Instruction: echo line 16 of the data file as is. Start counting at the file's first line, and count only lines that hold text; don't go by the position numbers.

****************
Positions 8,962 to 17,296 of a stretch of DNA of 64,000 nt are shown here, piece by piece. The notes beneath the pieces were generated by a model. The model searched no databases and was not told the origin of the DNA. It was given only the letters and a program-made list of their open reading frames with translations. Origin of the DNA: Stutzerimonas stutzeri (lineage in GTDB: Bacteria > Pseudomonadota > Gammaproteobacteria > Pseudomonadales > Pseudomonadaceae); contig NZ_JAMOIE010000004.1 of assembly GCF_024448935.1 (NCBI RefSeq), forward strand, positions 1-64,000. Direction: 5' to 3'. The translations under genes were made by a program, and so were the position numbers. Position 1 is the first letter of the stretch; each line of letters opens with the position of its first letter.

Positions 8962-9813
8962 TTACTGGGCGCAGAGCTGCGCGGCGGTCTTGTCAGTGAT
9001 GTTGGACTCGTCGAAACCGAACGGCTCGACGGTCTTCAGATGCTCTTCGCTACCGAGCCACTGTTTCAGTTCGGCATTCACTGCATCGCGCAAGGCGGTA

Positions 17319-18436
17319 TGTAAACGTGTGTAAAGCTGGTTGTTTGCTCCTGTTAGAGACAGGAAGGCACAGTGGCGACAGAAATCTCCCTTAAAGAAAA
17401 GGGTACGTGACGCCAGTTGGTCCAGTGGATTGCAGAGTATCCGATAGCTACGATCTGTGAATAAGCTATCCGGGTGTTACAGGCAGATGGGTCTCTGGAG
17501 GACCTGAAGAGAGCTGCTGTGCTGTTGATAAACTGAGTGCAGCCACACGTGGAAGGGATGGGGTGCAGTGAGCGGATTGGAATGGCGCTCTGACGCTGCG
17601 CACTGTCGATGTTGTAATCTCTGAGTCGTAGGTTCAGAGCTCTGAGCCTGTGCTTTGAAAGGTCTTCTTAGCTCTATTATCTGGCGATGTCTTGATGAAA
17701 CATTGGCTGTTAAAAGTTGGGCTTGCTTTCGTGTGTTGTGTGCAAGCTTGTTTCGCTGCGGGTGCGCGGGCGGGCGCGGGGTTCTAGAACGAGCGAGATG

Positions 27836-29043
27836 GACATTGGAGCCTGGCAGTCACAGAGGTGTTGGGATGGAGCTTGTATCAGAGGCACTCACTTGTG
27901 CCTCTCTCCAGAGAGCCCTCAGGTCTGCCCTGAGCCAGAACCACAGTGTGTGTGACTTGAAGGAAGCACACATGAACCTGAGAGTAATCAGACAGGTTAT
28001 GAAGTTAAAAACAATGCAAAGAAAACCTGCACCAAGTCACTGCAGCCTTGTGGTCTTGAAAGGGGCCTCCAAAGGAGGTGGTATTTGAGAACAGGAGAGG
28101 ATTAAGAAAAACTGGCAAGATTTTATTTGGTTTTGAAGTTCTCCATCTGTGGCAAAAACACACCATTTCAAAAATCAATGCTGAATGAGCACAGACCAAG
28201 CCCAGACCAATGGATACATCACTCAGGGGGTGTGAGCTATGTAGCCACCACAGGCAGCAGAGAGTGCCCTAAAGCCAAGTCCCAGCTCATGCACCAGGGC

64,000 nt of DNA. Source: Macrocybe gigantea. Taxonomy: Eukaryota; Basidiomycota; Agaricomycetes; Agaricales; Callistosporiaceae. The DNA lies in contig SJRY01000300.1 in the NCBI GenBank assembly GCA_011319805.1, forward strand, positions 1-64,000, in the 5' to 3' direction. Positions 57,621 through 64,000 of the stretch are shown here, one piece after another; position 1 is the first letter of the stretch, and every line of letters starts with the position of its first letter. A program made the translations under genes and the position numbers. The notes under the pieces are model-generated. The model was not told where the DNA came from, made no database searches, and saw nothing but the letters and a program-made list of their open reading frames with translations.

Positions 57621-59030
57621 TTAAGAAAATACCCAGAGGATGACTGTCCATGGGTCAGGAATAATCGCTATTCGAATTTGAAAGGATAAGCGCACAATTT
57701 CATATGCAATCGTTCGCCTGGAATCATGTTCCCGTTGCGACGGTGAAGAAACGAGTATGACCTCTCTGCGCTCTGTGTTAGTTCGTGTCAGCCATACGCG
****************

28201 CCCAGACCAATGGATACATCACTCAGGGGGTGTGAGCTATGTAGCCACCACAGGCAGCAGAGAGTGCCCTAAAGCCAAGTCCCAGCTCATGCACCAGGGC